The Truth Behind The Yellow Wallpaper

Surely suppressed, Charlotte Gilman goes on to tell her story of how she was made an example of the repression of women in the nineteenth-century. Charlottes story describes a creative women diagnosed with a nervous disorder, whos recommended treatment is to live the life of a restricted housewive. Her doctor is also her husband, which his prescription for her is to become a couch potato.

In his efforts to repress her, he helps lead her to her own mental deterioration. Insanity consumes her, which leads her to become obsessed with the wallpaper in her house. In the story its apparent that the woman in The Yellow Wallpaper suffers from nervous bipolar disorder/depression considering her diagnosis and treatment, with that as her influence, Charlotte Perkins Gilman uses the wallpaper to portray an insane asylum as her story’s setting.

The narrator in Gilmans story suffers from a type of nervous depression shortly after the birth of her child. Following this; her, her baby and her husband take residence in a summer vacation home which was described as a colonial mansion. A colonial mansion, a hereditary estate, i would say a haunted house (Gilman 527) . Forbidden from doing work of any kind, she spends her days in her room with its barred windows, scratched flooring, and antagonizing yellow wallpaper. Charlotte perkins refers to a women who feels mentally and physically trapped inside her home after being suggested to live a domestic life by her ultimately controlling husband who refuses to acknowledge that she is genuinely sick, which in reality makes her condition worse.

I have a scheduled prescription for each hour in the day; he takes care of me(Gilman 527). The narrator’s husband is unbearingly controlling which in the narrator’s state of illness, which leave her to believe that she is dependent and reliant on him. He is very careful and loving, and hardly lets me stir without special direction(Gilman 527). During this time period it wasn’t uncommon for women to be repressed and not taken seriously, as for the narrator’s case she was showing obvious signs of postpartum depression and needed real treatment with medication rather than just a prescription of bedrest in which she was given. Her husband’s efforts to repress her is solely for his own personal agenda, his motives is to keep her within society’s norms so that she can have the cookie cutter housewives image. John does not know how much i really suffer (Gilman 528).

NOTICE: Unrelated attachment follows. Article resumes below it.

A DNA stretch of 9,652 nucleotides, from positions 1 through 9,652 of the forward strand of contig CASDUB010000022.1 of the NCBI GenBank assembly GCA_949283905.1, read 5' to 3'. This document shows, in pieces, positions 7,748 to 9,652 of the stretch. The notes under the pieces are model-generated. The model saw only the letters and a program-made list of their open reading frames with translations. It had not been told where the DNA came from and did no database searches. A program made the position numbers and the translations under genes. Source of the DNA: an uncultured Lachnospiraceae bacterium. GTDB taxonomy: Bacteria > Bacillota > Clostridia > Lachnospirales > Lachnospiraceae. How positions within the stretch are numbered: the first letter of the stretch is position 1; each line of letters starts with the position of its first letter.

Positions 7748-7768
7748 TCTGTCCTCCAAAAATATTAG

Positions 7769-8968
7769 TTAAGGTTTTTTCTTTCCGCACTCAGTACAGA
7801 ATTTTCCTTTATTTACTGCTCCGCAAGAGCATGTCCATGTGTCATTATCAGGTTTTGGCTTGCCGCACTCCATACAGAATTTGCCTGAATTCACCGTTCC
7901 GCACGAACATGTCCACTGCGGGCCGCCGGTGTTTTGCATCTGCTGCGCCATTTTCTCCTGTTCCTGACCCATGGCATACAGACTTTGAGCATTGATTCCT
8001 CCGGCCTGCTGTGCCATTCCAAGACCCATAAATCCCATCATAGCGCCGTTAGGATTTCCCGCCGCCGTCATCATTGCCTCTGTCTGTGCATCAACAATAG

John’s sister Jennie also plays a role in helping suppress the narrator by encouraging the domestic lifestyle her husband had pushed upon the narrator. The narrator had been stripped of doing everything she had once enjoyed doing, such as writing. She was careful of hiding her writings from her husband and his sister because she was scared of what they would do if she were to go against her husband’s regimen he had given.I verily believe she thinks it is the writing which made me sick(Gilman 529). The narrator and Jennie have a close relationship. Jennie is part of the hired help in which she tends to the house and keeps an eye out for her sister in-law. She is a perfect and enthusiastic housekeeper, and hopes for no better profession(Gilman 529). Time goes by and the narrator becomes worse in which she starts to become unable to be around other people including her family. Jennie begins to take care of everything including watching her child and tending to the home.

John thought it might do me some good to see a little company, so we just had mother and Nellie and the children down for a week. Of course i didnt do a thing. Jennie sees to everything now.(Gilman 530).

The result of living a domestic live begins to take a serious toll on the narrator’s mental health. With nothing do, she resulted into being forced to be her own company, she is trapped within her own mind. However the narrator is able to acknowledge and believe that getting out of the house and being productive would benefit her. I believe that congenial work, with excitement and change would do me good (Gilman 527).   

Leave a Comment